So... someone did this

History and Historical European Martial Arts in the Codex Martialis

Re: So... someone did this

Postby Galloglaich » Sat Oct 14, 2017 3:57 am

It's pretty simple,

I actually use zwerch and shiel quite a bit in normal fencing and tournaments, as well as other 'winding' techniques like absetzen and mutierin.

But those techniques are dangerous against fencers who for whatever reason, are fighting recklessly. This is something you run into in tournaments a lot.

I think the equivalent in a real fight would be dealing with someone half drunk or just young and intexperienced.


I actually fought 3 guys in the video. All three had the same problem in that they attacked every opening safe or not.

The first one was a young kid, he was about 17 I think. He was the best of the three in terms of skill, but attacked recklessly. To defeat him I seized the Vor and intimidated him with a rapid series of strikes. I usually hit him after the third or fourth strike. If I gave him any time he got a double hit (he got 3 double hits which aren't in the video). He was also fast and if I hesitated to wait for an opening he got me with a hand cut.

The second guy was a big strong young fellow about 25 I think. He was trained but was too aggressive, he attacked every opening and our first exchange (not in the video) we got a double-hit. So after that I either provoked a cut, initiated a strong cut to force him to parry, or I did a krumphau against his blade - in all three cases followed by a quick moulinet and then a mittelhau against his left ribs. I think he was sore after the match, I got him 4 or 5 times exactly that way. In one other exchange I cut him with an unterhau after he parried my first cut, then I deflected his counter on my cross. In another one we had two exchanges, he parried my cut but then I thrust into his back, but he got me with the after blow with a good cut - I could have parried it if I hadn't dropped my guard but I was conserving energy.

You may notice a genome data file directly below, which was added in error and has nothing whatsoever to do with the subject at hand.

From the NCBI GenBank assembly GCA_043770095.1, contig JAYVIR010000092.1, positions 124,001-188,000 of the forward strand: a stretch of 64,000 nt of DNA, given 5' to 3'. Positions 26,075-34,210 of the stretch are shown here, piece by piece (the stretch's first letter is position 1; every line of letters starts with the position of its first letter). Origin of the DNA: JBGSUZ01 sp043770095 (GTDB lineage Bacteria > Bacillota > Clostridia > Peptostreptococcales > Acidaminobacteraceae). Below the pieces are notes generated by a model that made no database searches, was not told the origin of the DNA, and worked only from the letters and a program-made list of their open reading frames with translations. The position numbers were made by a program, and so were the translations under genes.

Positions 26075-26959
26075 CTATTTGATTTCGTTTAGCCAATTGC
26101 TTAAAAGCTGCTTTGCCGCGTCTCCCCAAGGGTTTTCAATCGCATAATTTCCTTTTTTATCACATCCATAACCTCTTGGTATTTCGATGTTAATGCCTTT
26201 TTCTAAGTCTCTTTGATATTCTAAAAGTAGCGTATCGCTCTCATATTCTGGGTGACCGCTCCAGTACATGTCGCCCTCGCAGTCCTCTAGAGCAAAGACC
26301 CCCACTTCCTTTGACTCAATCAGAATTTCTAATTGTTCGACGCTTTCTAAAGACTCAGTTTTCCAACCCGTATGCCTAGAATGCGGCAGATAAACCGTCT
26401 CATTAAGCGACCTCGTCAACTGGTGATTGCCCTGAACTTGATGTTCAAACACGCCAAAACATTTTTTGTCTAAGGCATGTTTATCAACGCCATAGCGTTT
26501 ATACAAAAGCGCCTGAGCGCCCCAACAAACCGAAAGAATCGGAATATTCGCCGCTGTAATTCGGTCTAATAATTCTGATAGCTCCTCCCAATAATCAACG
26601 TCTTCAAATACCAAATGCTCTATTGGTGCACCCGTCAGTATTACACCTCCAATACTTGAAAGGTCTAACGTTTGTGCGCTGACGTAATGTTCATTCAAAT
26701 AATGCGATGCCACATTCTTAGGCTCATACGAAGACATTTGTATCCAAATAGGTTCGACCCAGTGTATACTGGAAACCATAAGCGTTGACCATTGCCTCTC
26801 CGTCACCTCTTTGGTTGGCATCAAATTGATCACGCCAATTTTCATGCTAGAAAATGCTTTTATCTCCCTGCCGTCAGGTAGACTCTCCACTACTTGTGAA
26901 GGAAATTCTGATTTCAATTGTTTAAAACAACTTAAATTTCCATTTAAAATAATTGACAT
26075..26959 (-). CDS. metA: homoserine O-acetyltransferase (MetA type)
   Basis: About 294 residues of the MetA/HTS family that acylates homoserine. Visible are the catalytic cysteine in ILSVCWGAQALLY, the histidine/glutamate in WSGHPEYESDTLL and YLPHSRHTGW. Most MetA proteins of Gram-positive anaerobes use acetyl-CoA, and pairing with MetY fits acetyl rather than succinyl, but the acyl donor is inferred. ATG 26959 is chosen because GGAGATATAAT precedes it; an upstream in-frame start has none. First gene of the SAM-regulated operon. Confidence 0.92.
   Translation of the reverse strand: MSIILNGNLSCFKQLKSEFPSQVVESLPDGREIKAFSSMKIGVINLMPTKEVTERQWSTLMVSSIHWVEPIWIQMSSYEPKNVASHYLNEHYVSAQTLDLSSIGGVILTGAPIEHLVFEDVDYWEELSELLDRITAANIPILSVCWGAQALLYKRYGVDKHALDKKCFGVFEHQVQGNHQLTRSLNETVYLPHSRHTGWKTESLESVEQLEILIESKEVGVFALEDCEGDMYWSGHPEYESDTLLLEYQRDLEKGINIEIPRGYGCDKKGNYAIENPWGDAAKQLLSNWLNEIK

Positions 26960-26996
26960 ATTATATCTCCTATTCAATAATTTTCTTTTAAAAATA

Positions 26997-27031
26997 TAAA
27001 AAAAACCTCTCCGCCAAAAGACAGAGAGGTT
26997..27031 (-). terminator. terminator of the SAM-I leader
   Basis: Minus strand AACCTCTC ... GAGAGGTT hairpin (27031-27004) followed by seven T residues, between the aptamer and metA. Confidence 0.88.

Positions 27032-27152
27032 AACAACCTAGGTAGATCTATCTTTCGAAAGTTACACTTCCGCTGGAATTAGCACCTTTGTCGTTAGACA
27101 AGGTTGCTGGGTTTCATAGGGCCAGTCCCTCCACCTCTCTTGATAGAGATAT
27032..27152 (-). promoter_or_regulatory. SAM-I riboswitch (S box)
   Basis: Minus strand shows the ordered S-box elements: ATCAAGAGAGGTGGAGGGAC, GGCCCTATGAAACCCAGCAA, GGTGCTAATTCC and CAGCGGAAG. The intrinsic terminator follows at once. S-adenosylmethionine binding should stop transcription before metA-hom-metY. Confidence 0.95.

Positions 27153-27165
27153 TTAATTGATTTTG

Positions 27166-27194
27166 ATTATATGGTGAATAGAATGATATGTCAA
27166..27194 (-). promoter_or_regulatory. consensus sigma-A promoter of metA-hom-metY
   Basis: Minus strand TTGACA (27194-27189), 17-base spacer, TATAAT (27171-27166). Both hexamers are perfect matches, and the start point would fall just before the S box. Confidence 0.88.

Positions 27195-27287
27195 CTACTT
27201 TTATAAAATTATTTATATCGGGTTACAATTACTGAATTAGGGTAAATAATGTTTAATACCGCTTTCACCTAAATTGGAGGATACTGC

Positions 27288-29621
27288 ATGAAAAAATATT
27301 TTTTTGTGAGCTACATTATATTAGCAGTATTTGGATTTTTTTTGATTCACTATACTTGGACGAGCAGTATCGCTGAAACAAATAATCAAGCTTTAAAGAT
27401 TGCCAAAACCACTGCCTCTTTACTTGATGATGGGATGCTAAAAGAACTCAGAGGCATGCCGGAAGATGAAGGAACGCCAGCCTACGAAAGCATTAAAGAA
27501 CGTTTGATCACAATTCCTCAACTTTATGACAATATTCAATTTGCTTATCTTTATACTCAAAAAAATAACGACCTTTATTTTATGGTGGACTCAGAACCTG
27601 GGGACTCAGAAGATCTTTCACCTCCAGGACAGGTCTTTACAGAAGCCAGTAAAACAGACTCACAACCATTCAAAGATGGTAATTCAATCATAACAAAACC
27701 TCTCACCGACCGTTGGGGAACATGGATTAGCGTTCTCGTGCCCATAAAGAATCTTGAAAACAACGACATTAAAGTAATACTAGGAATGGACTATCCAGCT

The third guy had better form but was a bit timid. I got him with mastercuts -zornhau and zorn-ort. He was a 'sword-waver' and touched me a bit with his sword but the judged deemed it insufficient to be a cut (which I agree with)
I got him one particularly good Zorn-ort (at 02:10 in the video) where I bound up his sword on my guard and prevented his counter. He was completely oblivious to defense and attacked every opening. I also did the krumph-moulinet-rub cut thing to him as well, I think twice.

Against less 'twitchy' opponents you can fight a cleaner fight. I usually do, Shielhau in particular is a high percentage attack for me. I have that on video somehwere from other tournaments. It works very well in someone who is hesitating in a pflug guard or some kind of half-assed guard in the middle.
Last edited by Galloglaich on Sat Oct 14, 2017 4:45 am, edited 2 times in total.
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Re: So... someone did this

Postby Galloglaich » Sat Oct 14, 2017 4:25 am

Oh and you can definitely bind with blunts - I think there is a lot of exaggerated belief in the community about how much sharps stick, but I have heard (and seen) evidence to the contrary. They don't stick necessarily.

G
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Re: So... someone did this

Postby Galloglaich » Sat Oct 14, 2017 4:35 am

I would also say, in spite of probably donig it 10 or 15 years longer, I am not technically as good or well-rounded of a fencer as Thomas Nyzel, the guy in the first video in the thread. You can see he is doing a great job of winding and binding, absetzens, abnemens, mutierin, zwerchs; although he is also fighting conservatively. He has a better command of the system than I do.

And you have guys like Anton Kuhotovic who are considerably better (IMO) than Thomas, at least in terms of speed and precision of technique.

I don't know his (Thomas's) background but I suspect he was trained in the last 3 or 4 years. Certainly by someone who was already experienced. Guys in my club who I have trained have cleaner technique than i do, because they aren't adapting some other thing to HEMA or learning HEMA unevenly. In the early days 10 or 15 years ago we didn't understand all of the techniques we understand now (still not everything by a long shot)